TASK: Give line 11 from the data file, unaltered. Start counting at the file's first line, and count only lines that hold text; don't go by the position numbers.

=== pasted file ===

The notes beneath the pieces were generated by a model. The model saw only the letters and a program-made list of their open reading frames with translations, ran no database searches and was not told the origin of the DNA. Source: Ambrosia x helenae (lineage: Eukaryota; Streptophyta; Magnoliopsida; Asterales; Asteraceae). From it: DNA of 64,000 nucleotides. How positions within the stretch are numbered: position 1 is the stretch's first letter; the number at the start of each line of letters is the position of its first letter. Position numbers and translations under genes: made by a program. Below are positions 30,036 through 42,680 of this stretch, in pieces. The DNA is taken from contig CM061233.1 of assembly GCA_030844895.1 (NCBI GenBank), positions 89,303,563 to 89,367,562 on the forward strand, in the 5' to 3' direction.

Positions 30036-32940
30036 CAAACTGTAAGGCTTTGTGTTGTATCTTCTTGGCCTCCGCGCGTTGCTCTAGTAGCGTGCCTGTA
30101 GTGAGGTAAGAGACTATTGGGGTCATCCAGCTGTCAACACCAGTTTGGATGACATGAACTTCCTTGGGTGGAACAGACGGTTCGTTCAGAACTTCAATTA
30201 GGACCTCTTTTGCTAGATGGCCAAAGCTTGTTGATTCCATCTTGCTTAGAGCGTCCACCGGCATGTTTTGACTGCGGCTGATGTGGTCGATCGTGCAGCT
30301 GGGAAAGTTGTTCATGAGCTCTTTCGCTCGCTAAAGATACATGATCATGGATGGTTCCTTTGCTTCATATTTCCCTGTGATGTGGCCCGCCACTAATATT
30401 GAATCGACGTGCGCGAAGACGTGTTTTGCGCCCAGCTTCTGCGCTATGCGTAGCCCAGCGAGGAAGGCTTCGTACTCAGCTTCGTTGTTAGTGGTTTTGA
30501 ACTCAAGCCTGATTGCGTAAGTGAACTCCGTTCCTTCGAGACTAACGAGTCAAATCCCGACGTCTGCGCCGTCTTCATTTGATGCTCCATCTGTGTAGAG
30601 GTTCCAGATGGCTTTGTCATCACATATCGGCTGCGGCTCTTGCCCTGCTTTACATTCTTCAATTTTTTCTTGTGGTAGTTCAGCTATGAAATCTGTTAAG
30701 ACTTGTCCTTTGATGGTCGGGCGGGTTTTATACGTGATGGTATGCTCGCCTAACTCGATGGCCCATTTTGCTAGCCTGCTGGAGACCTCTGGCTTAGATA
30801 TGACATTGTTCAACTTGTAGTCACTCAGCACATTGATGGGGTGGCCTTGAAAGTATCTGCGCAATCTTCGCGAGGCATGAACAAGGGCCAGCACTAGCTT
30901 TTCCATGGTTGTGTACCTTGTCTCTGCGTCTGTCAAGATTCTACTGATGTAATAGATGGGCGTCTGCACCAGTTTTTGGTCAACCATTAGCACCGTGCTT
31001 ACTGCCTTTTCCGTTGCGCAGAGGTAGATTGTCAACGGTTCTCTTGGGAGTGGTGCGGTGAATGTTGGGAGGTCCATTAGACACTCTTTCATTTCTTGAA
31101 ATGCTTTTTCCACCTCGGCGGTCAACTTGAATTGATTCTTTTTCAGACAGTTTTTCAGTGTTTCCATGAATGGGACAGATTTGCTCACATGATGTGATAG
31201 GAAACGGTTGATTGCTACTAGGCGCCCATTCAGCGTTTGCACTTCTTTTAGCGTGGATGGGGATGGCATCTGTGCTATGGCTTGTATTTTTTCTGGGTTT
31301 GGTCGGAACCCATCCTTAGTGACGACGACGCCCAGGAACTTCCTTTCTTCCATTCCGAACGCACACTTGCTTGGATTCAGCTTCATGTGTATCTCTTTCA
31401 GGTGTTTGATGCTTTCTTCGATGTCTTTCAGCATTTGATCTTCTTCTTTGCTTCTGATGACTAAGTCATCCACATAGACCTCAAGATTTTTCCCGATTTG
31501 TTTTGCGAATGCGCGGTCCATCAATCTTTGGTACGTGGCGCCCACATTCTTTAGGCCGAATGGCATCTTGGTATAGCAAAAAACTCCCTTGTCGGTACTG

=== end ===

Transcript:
30801 TGACATTGTTCAACTTGTAGTCACTCAGCACATTGATGGGGTGGCCTTGAAAGTATCTGCGCAATCTTCGCGAGGCATGAACAAGGGCCAGCACTAGCTT